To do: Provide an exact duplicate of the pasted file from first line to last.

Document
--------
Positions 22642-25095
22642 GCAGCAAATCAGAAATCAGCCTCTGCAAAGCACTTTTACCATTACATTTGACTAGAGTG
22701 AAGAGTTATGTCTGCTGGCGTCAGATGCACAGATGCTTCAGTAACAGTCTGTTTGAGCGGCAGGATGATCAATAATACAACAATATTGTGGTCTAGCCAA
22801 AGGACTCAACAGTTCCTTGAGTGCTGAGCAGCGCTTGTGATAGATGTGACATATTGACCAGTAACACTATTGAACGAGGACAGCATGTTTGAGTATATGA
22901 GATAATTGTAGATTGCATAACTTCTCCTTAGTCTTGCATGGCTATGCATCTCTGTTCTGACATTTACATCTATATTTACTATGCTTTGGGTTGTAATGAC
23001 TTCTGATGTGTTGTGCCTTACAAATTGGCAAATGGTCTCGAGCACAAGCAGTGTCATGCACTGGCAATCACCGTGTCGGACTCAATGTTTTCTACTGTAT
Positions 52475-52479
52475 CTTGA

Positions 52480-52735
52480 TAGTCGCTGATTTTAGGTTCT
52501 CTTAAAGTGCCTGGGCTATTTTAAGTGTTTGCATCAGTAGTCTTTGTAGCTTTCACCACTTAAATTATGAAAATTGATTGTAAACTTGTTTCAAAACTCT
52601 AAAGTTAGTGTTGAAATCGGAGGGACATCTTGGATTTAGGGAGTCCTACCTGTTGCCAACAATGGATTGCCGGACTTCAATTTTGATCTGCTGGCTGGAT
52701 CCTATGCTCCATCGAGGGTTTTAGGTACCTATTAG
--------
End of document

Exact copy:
Positions 22642-25095
22642 GCAGCAAATCAGAAATCAGCCTCTGCAAAGCACTTTTACCATTACATTTGACTAGAGTG
22701 AAGAGTTATGTCTGCTGGCGTCAGATGCACAGATGCTTCAGTAACAGTCTGTTTGAGCGGCAGGATGATCAATAATACAACAATATTGTGGTCTAGCCAA
22801 AGGACTCAACAGTTCCTTGAGTGCTGAGCAGCGCTTGTGATAGATGTGACATATTGACCAGTAACACTATTGAACGAGGACAGCATGTTTGAGTATATGA
22901 GATAATTGTAGATTGCATAACTTCTCCTTAGTCTTGCATGGCTATGCATCTCTGTTCTGACATTTACATCTATATTTACTATGCTTTGGGTTGTAATGAC
23001 TTCTGATGTGTTGTGCCTTACAAATTGGCAAATGGTCTCGAGCACAAGCAGTGTCATGCACTGGCAATCACCGTGTCGGACTCAATGTTTTCTACTGTAT
Positions 52475-52479
52475 CTTGA

Positions 52480-52735
52480 TAGTCGCTGATTTTAGGTTCT
52501 CTTAAAGTGCCTGGGCTATTTTAAGTGTTTGCATCAGTAGTCTTTGTAGCTTTCACCACTTAAATTATGAAAATTGATTGTAAACTTGTTTCAAAACTCT
52601 AAAGTTAGTGTTGAAATCGGAGGGACATCTTGGATTTAGGGAGTCCTACCTGTTGCCAACAATGGATTGCCGGACTTCAATTTTGATCTGCTGGCTGGAT
52701 CCTATGCTCCATCGAGGGTTTTAGGTACCTATTAG